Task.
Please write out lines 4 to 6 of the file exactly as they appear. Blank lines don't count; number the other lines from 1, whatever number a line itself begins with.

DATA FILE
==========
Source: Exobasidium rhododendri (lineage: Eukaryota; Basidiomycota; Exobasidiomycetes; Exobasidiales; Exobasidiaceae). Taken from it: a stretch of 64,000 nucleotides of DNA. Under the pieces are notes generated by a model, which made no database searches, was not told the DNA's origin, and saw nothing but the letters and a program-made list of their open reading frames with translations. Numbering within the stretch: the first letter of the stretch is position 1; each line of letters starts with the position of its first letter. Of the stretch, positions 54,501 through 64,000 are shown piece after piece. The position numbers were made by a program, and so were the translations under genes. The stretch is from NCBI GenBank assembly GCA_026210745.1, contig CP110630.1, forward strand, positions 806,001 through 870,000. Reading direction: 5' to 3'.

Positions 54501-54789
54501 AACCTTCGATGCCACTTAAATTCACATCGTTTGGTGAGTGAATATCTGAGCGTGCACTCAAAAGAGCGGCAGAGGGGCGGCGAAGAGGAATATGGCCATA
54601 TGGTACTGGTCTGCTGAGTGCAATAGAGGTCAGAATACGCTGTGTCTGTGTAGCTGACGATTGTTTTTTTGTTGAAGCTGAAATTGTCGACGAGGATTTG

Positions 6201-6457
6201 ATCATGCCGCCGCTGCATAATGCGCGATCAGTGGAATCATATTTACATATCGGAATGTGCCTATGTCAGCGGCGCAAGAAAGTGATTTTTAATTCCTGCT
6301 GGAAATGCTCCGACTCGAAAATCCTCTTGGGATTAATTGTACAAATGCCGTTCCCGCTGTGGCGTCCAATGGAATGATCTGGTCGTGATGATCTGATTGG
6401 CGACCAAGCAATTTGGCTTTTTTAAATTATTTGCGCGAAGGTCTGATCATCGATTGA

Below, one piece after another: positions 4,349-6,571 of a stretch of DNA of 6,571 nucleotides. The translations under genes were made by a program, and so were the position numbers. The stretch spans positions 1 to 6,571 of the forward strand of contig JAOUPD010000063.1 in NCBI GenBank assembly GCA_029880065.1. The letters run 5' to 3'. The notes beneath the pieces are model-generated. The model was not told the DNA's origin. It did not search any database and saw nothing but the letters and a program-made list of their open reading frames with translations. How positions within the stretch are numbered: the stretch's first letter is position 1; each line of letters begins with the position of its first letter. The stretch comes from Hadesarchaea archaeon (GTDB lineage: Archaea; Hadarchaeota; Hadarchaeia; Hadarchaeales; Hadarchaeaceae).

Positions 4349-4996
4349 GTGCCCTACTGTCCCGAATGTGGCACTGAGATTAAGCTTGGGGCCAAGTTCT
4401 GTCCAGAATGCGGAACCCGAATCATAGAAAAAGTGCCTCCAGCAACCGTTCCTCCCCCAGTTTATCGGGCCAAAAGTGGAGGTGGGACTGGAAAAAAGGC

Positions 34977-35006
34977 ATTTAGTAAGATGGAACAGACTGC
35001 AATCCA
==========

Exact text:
54601 TGGTACTGGTCTGCTGAGTGCAATAGAGGTCAGAATACGCTGTGTCTGTGTAGCTGACGATTGTTTTTTTGTTGAAGCTGAAATTGTCGACGAGGATTTG

Positions 6201-6457
6201 ATCATGCCGCCGCTGCATAATGCGCGATCAGTGGAATCATATTTACATATCGGAATGTGCCTATGTCAGCGGCGCAAGAAAGTGATTTTTAATTCCTGCT